By examining relics - the bits and pieces of long-dead saints at the heart of nearly all religious traditions - Peter Manseau delivers a book about life, and about faith and how it is sustained. The result of wide travel and the author's own deep curiosity, filled with true tales of the living and dubious legends of the dead, Rag and Bone tells of a California seeker who ended up in a Jerusalem convent because of a nun's disembodied hand; a French forensics expert who travels on the metro with the rib of a saint; two young brothers who collect tickets at a Syrian mosque, studying English beside a hair from the Prophet Muhammad's beard; and many other stories, myths, and peculiar histories. With these, and an array of other digits, limbs, and bones, Manseau provides a respectful, witty, informed, inquisitive, thoughtful, and fascinating look into the 'primordial strangeness that is at the heart of belief,' and the place where the abstractions of faith meet the realities of physical objects, of rags and bones.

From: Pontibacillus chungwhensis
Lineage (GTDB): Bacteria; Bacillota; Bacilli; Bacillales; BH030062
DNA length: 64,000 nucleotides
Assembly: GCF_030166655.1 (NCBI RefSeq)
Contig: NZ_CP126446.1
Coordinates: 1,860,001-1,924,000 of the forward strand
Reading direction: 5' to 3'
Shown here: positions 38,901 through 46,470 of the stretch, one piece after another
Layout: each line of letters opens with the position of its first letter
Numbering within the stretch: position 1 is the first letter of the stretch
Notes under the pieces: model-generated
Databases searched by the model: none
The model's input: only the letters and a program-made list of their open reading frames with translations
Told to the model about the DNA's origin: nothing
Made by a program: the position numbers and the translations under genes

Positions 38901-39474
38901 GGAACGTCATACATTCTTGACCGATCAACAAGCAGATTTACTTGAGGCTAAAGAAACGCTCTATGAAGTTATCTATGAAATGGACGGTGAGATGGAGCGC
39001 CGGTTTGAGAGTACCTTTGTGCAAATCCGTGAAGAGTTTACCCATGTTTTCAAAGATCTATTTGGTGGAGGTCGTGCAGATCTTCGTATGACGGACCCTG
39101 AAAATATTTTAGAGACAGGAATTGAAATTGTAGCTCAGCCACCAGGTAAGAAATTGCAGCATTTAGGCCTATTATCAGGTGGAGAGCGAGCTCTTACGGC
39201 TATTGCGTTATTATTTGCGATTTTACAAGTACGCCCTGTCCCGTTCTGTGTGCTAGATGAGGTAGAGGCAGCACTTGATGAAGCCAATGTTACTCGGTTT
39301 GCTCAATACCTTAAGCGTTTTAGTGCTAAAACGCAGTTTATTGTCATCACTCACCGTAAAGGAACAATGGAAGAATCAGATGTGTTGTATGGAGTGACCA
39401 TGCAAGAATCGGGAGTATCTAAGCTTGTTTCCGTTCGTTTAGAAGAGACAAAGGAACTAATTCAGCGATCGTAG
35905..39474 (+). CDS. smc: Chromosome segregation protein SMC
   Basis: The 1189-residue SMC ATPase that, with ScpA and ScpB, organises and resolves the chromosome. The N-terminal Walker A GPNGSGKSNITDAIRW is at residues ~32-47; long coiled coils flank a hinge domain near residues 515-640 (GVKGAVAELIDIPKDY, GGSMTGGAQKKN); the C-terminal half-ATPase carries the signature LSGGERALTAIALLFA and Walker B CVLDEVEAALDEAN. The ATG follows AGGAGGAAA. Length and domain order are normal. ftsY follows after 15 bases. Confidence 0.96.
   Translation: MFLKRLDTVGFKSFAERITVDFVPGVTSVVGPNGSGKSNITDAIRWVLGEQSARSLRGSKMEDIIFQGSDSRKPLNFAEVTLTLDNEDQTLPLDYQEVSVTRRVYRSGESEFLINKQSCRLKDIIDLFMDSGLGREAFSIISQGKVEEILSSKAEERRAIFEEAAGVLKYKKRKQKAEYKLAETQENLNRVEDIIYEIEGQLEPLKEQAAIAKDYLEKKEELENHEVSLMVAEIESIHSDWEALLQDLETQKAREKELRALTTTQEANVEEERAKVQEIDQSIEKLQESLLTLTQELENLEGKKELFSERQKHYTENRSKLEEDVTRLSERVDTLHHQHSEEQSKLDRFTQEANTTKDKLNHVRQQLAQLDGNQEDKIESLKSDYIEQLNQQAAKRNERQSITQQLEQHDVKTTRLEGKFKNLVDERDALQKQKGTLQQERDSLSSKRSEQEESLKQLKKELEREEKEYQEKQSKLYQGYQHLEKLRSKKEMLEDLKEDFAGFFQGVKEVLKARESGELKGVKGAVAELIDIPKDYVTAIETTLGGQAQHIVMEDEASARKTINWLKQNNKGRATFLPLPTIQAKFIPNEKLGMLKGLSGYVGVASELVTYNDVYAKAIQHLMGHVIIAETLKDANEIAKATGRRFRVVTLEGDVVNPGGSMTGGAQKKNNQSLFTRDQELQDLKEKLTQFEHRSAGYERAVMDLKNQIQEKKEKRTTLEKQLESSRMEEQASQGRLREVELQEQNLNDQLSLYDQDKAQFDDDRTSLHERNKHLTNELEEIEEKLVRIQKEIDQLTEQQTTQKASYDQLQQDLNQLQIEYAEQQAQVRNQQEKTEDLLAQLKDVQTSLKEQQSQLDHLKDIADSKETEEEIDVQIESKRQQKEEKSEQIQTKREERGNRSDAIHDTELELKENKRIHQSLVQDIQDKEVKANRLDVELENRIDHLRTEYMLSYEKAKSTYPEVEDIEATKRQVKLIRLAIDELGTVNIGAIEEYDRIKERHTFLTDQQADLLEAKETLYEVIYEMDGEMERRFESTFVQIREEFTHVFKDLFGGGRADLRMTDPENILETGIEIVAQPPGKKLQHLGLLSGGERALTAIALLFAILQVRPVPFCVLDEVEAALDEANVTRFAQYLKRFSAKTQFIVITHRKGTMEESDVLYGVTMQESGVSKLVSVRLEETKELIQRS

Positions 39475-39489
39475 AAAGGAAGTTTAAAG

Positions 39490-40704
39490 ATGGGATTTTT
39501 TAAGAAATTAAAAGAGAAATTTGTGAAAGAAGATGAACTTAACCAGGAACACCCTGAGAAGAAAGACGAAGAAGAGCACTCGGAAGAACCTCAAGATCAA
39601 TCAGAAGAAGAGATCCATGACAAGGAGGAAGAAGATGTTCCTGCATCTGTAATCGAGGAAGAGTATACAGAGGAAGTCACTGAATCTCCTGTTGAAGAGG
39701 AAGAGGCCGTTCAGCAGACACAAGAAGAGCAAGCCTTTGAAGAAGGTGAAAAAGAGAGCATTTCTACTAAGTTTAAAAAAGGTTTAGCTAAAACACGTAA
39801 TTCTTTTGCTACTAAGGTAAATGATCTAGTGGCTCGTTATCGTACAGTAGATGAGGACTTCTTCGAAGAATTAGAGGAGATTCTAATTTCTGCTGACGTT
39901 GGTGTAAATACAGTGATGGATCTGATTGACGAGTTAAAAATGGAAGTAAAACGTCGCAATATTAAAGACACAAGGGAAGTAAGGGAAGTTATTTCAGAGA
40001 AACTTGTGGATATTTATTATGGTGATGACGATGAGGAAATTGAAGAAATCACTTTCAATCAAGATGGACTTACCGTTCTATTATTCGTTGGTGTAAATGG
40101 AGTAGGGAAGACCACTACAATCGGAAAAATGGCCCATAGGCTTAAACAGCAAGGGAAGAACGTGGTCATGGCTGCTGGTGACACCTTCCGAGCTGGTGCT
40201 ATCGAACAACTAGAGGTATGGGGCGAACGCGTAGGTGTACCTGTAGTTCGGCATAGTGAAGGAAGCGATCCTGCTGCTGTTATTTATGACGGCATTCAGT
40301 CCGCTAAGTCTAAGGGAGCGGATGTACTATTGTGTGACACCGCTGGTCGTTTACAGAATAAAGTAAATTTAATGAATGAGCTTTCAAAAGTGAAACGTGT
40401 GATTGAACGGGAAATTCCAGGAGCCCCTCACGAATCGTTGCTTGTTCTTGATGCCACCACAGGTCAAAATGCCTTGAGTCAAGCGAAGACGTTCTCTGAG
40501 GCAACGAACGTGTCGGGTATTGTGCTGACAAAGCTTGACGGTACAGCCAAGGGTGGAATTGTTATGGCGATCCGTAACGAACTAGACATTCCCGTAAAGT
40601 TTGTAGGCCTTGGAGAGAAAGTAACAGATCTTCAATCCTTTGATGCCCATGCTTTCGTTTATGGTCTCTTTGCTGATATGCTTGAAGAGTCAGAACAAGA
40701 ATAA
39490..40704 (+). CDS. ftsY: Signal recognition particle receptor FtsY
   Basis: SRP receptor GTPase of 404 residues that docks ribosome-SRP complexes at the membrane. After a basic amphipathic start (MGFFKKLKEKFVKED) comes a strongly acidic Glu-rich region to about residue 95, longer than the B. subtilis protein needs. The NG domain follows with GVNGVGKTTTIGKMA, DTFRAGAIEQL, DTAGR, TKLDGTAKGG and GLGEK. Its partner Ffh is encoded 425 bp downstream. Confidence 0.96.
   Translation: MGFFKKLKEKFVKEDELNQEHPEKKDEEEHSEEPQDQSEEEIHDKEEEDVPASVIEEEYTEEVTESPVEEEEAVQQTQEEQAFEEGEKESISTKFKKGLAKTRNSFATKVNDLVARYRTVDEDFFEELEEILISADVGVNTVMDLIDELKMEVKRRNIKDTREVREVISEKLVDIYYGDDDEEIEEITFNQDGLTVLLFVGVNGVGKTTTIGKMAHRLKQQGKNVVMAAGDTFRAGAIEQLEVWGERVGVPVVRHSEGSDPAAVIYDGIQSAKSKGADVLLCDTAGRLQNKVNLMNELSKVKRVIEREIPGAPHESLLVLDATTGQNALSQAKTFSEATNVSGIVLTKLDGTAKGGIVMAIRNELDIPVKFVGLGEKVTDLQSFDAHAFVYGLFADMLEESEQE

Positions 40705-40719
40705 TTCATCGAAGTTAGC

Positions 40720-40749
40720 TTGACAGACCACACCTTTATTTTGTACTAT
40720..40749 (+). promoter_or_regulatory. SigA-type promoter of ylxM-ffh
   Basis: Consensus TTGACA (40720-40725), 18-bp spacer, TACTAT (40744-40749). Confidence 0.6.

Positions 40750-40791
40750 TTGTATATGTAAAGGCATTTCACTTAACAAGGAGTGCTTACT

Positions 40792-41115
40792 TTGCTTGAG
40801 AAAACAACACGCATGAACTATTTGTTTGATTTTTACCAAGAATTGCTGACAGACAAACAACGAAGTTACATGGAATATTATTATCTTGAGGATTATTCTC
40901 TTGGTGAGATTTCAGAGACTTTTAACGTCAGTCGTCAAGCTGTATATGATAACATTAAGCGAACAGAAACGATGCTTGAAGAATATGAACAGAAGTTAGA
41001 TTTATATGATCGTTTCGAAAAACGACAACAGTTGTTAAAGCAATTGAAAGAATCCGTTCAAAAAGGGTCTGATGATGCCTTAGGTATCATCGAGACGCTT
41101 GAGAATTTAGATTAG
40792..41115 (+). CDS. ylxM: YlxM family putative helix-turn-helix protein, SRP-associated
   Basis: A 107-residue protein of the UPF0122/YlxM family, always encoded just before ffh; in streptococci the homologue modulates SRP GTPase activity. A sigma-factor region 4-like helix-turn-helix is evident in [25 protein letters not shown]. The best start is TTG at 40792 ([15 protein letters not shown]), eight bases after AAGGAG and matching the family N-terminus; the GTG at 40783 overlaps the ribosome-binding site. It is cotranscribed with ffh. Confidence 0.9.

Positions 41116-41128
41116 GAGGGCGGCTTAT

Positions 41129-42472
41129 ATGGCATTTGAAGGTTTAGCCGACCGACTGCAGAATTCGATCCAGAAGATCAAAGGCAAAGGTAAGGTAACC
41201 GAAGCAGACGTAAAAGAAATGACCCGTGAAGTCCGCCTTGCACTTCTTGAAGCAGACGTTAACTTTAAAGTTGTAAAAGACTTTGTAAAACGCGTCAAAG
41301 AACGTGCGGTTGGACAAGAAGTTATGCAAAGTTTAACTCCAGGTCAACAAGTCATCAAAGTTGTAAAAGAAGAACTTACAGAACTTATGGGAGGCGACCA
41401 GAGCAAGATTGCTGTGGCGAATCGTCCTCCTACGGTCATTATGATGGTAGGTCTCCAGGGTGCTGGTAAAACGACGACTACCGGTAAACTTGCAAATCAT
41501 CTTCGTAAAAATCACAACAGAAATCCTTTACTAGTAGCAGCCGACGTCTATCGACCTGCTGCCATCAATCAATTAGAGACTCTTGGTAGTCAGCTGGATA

Peter Manseau is the author of the memoir "Vows" and the novel "Songs for the Butcher's Daughter." He is also the coauthor (with Jeff Sharlet) of "Killing the Buddha: A Heretic's Bible." The editor of "Search: The Magazine of Science, Religion, and Culture," he lives with his wife and two daughters in Washington, D.C., where he teaches writing and studies religion at Georgetown University.